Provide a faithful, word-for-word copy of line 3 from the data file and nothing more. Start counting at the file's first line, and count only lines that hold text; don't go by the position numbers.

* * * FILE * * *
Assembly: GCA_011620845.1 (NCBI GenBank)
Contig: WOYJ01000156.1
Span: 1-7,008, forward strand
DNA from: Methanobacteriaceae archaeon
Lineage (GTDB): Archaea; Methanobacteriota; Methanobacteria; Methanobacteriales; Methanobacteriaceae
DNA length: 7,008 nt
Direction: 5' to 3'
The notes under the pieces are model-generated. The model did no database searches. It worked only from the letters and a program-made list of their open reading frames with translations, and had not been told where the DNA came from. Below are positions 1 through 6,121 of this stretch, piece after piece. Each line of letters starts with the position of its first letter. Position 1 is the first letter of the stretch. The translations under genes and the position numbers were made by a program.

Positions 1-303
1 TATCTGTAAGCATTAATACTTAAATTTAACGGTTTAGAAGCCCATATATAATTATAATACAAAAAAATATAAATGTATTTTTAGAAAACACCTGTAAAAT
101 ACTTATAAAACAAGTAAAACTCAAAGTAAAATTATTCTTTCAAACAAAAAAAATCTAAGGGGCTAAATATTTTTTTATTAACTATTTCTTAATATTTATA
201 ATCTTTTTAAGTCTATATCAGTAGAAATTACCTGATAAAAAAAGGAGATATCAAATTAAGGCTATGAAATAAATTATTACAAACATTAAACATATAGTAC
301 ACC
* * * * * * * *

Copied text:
Span: 1-7,008, forward strand